Paul cited a number of passages from Wikipedia where the omnipotent state uses the analysis of a person's DNA to determine their function in life, a subject covered much more artistically in Aldous Huxley's Brave New World. But Paul is using these passages to scare his listeners into believing that such things are now possible, or soon will be. He wants people to believe that our government is omnipotent and dictatorial, like the one in Gattaca. It's not. Paul is using a fictional example of something that doesn't exist--and never will--to attack our actual government falsely.
Paul, as despicable as his purpose might be, is not plagiarizing because he is reviewing the plot from the movie, Gattaca. Paul says at the beginning of his remarks that all these ideas come from the movie, Gattaca. His use of the plot elements are therefore not plagiarism, but fair use. He never pretends that the ideas are his own.
Maddow showed several passages that Paul had lifted from Wikipedia's description of the movie without giving credit to the source. Wikipedia, however, does not copyright its stories. Much of its historical information comes from encyclopedias, like the Ninth Edition of the Encyclopedia Brittanica, that are now in the public domain. Wikipedia's stated purpose is to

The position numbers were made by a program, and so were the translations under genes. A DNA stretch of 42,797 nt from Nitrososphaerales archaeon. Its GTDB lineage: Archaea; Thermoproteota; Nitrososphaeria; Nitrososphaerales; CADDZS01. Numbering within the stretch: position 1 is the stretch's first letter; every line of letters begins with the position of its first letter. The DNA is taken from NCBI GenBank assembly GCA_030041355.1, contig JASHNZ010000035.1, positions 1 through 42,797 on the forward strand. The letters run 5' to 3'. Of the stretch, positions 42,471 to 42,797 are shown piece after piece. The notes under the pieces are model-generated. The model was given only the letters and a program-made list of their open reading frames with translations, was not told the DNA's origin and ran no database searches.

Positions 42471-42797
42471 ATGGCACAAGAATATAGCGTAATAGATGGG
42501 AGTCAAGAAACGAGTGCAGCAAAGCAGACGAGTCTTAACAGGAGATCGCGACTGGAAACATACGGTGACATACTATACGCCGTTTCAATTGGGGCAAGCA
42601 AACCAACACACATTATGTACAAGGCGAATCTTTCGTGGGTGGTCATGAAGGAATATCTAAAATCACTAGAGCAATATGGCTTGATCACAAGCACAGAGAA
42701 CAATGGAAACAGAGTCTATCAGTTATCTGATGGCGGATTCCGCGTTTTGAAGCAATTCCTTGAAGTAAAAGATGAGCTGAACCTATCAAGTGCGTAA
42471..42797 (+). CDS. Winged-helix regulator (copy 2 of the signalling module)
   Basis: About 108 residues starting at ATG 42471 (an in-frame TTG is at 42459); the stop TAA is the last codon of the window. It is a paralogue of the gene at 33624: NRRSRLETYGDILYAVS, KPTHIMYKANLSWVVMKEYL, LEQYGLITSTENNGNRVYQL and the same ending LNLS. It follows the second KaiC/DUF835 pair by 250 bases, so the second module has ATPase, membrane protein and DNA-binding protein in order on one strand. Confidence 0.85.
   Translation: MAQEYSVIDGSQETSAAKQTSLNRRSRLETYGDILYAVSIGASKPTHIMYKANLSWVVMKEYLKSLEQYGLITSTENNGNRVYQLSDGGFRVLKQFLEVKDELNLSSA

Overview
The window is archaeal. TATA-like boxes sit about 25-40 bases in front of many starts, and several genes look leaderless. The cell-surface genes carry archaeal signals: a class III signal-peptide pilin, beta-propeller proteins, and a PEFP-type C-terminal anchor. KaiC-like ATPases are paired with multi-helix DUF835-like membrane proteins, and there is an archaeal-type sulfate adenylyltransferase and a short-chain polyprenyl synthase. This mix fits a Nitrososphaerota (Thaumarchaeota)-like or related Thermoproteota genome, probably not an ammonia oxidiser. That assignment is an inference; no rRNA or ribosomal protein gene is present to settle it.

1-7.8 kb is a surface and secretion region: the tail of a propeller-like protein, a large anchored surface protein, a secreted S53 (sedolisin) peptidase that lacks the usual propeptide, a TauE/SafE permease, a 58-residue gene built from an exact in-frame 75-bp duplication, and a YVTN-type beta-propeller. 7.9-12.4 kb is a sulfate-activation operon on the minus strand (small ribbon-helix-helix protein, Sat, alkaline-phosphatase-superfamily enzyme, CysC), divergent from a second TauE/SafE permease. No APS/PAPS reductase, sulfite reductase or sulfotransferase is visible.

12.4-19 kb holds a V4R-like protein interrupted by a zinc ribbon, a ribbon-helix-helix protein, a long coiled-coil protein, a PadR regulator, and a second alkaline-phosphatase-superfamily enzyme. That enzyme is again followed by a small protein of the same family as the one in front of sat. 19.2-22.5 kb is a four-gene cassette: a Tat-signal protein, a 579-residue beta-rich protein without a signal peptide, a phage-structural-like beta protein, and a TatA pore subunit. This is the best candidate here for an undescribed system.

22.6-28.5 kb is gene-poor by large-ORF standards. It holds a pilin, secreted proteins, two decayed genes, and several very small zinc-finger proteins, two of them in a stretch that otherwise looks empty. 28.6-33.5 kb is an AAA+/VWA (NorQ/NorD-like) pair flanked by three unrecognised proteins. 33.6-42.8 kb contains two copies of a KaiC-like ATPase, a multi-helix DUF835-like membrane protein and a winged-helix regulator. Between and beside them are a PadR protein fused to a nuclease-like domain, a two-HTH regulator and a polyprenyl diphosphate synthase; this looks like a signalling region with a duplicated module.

Empower and Engage people around the world to collect and develop educational content and either publish it under a free license or dedicate it to the public domain.Disseminate this content effectively and globally, free of charge.
The contents of Wikipedia are covered by a copyright agreement that allows people freely to
Read and Print our articles and other media free of charge.Share and Reuse our articles and other media under free and open licenses.
When someone gives you permission to share and reuse their work, there cannot be any plagiarism of it.
Maddow should spend her time criticizing the substance of Rand Paul's speeches, not their style.